It is this freedom to draw with a sewing machine needle, a bit like a pencil, that forms the basis of Patricia’s current work. There is no pre-programming involved, it’s Patricia moving the fabric under the moving needle that creates the stitches. Patricia uses a combination of bold colour and texture choices to show off the narrative in her work. Story telling features prominently in Patricia’s work and she loves to tell the life stories of her clients and enjoys celebrating those special moments and places in a person’s life. She actively takes commissions throughout the year. Patricia creates original work from her own life experiences and more recently has started to explore the sculptural possibilities of the technique by making vessels using water soluable fabric. Patricia is based in Lanark and runs workshops throughout Clydesdale to introduce everyone to the joy and freedom of free motion machine embroidery. She has a variety of embroidery, cards and prints available to purchase.

Stephanie Whatley

My name is Stephanie Whatley, originally from Bavaria I trained in a subject related to psychology and therapy. I fell in love with stained glass in Hokitika/ New Zealand where I took my first classes. Leaded glass especially peaked my curiosity. The rich history in this medium in so many countries and also the modern approaches to this technique have been keeping me focused intently since then.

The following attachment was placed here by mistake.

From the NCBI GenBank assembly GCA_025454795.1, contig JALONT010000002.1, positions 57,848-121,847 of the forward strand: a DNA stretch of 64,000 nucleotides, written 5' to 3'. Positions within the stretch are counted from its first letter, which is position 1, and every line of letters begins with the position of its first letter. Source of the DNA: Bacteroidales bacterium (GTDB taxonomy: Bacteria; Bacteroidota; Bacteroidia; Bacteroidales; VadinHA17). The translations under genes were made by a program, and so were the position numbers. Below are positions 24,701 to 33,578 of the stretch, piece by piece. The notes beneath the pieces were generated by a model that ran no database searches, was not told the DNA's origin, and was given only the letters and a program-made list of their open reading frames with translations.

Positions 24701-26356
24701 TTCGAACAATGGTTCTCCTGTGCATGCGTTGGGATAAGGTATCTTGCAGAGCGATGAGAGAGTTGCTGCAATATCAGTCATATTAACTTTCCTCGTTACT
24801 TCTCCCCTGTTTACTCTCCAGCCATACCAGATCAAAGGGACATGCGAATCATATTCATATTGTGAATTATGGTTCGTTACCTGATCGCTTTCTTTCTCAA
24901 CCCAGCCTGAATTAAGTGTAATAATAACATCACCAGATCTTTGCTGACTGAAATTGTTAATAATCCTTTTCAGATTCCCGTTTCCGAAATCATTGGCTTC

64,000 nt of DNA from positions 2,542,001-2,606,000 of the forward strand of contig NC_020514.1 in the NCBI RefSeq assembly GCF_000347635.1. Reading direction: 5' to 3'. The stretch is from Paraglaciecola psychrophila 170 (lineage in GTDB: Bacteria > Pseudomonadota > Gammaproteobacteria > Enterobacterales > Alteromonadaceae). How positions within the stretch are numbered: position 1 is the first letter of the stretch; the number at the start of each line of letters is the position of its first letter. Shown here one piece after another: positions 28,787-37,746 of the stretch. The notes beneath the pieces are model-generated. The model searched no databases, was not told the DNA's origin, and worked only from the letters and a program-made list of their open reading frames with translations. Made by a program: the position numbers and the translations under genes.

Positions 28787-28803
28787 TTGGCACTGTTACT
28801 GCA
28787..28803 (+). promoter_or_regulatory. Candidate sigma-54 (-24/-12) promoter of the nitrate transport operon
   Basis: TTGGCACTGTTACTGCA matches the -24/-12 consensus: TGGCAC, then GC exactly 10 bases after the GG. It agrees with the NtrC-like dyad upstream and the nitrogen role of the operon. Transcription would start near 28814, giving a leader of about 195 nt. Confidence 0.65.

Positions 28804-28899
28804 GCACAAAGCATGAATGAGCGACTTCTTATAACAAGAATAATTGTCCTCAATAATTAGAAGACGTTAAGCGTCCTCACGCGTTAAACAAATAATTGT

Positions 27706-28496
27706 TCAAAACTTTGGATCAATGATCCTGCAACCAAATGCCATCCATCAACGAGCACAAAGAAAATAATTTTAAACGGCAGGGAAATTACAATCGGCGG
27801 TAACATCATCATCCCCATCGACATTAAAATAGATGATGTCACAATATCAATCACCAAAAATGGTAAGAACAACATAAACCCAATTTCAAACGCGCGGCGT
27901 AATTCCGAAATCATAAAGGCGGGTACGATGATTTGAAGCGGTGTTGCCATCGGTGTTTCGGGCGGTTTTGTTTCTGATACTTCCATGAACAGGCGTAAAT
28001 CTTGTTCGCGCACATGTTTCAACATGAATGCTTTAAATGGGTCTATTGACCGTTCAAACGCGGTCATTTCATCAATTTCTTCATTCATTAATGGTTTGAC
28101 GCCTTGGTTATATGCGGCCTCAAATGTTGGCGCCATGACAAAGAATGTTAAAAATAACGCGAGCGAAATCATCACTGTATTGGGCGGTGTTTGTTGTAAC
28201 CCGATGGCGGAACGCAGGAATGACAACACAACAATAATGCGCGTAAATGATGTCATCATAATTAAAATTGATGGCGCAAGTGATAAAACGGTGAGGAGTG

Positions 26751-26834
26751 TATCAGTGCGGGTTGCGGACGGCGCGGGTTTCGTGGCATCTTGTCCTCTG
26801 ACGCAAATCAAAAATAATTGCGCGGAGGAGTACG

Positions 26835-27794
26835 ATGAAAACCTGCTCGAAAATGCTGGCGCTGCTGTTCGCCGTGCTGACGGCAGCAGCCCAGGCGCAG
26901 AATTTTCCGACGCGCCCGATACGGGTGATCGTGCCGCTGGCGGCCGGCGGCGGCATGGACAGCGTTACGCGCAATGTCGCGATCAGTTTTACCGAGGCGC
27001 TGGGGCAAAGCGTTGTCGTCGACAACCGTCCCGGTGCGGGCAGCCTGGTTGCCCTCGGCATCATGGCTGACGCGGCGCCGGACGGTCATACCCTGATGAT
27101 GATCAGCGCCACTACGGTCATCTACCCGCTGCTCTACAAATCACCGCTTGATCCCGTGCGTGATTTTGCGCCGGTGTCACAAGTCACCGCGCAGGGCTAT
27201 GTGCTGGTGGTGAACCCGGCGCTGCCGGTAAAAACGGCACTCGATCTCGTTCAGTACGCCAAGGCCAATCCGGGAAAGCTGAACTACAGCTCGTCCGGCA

In 2008 my husband and I returned to Scotland and in 2012 I started my company ‘Biggar Glass Works'.

Living in Biggar/ Scotland with its rich rural countryside keeps me inspired. My subjects are often based on the natural world of flora and fauna.

An interest in problem-solving is the golden thread weaving through my work, where I aim to create a solution to a question or request. This allows me to enjoy commission work and rather than the feeling of deviating from my own work, commission work usually IS the subject of my work.

In 2019/20 I completed my HNC in Art Glass at the city of Glasgow College further enriching my glass work.

Techniques I use are leaded glass, glass fusing and copper foil.